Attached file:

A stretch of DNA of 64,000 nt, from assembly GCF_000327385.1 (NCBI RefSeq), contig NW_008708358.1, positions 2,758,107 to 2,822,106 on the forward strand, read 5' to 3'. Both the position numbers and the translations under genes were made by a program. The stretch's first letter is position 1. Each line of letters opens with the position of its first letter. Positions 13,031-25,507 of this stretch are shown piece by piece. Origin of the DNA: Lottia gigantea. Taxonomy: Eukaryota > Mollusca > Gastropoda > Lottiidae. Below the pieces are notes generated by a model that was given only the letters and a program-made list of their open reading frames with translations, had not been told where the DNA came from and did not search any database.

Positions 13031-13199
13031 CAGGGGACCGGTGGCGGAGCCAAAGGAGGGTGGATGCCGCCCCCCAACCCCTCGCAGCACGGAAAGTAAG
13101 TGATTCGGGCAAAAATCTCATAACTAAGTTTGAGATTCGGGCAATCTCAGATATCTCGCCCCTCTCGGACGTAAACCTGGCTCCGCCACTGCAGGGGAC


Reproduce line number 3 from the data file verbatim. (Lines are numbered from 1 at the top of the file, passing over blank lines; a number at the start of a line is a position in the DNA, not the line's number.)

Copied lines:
13031 CAGGGGACCGGTGGCGGAGCCAAAGGAGGGTGGATGCCGCCCCCCAACCCCTCGCAGCACGGAAAGTAAG